Facebook's fundraising tool has raised over $1 billion for non-profits and personal causes since its launch, and now it looks like a similar feature will be rolled out to Instagram later this year. As TechCrunch reports, engineers Jane Manchun Wong and Ishan Agarwal have been digging around in the code of Instagram's Android App and have found a donation sticker, which will let users search for non-profits and add a donate button to their Instagram Story.
The idea was previously -- and briefly -- mentioned at Facebook's Communities Summit earlier this year, with a spokesperson now confirming that "Later this year, people will be able to raise money and help support non-profits that are important to them through a donation sticker in Instagram Stories."
Such a tool would certainly be a redeeming feature for Instagram, which has of late been plagued with headlines surrounding bullying, political propaganda and dangerous influence -- and it's got a lot of development potential. The Fundraiser sticker could get feasibly be expanded to allow for personal donations, along the lines of GoFundMe or Ko-fi (and, indeed, Facebook). It would, however, be up against Snap in this respect, which has already carved a niche for itself as a platform for "fan only" material.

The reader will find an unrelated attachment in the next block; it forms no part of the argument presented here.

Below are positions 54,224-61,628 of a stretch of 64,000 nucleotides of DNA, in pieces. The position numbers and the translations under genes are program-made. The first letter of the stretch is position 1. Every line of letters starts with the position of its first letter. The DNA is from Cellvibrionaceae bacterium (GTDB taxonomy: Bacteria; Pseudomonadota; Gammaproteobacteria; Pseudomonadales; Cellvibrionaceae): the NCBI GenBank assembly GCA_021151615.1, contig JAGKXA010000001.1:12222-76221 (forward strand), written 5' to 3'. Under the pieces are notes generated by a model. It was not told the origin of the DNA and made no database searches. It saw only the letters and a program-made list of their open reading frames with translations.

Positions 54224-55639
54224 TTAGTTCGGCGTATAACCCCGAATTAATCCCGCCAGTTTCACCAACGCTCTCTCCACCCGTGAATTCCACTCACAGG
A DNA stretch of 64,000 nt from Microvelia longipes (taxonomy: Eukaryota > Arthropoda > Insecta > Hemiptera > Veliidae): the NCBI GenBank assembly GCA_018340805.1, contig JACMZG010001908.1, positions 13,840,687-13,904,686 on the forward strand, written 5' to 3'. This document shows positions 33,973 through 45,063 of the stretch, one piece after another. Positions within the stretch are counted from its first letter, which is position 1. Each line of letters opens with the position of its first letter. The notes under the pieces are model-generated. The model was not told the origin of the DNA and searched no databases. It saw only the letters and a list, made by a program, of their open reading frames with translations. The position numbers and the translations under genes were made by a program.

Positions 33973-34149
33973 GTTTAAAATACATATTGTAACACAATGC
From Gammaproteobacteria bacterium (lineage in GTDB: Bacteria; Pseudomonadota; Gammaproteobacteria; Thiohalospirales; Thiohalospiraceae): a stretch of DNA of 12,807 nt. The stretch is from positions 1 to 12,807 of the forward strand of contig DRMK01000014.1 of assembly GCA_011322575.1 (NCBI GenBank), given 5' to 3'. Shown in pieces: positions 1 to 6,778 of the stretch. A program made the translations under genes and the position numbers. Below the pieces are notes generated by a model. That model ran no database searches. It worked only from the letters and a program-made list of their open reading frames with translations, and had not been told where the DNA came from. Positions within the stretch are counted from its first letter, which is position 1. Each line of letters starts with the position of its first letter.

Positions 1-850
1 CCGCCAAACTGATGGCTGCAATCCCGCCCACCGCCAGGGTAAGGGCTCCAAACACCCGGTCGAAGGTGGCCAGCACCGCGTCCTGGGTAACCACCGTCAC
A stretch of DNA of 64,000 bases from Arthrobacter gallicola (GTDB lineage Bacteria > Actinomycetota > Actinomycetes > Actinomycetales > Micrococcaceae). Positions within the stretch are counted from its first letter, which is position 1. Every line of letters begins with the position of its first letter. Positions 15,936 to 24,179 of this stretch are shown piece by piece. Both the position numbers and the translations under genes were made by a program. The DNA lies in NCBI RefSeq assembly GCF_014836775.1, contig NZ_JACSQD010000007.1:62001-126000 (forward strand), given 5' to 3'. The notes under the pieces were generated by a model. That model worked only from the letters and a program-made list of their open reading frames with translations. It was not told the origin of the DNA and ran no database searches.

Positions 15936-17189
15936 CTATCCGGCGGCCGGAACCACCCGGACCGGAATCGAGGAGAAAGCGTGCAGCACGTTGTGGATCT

But here's the rub. Mark Zuckerberg has been pretty vocal recently about the role commerce will play for Facebook's family of apps, and its fundraising feature has supported that. Enter your card details once and the platform will keep them on file unless you go through a pretty laborious process to remove them.
Will the same deal apply to Fundraising stickers on Instagram? Shopping on Instagram is already incredibly attractive thanks to the lure of artfully curated posts from influencers. Adding a one-click purchase feature already populated with your bank details will make it dangerously easy, too. To encourage donations, Instagram will need to make it straightforward to get your bank details saved. If its purpose is truly altruistic, it will need to make it easy to remove them, too.
Update 2/20/18 4:50AM ET: This story has been updated to reflect the work undertaken by Jane Manchun Wong and Ishan Agarwal.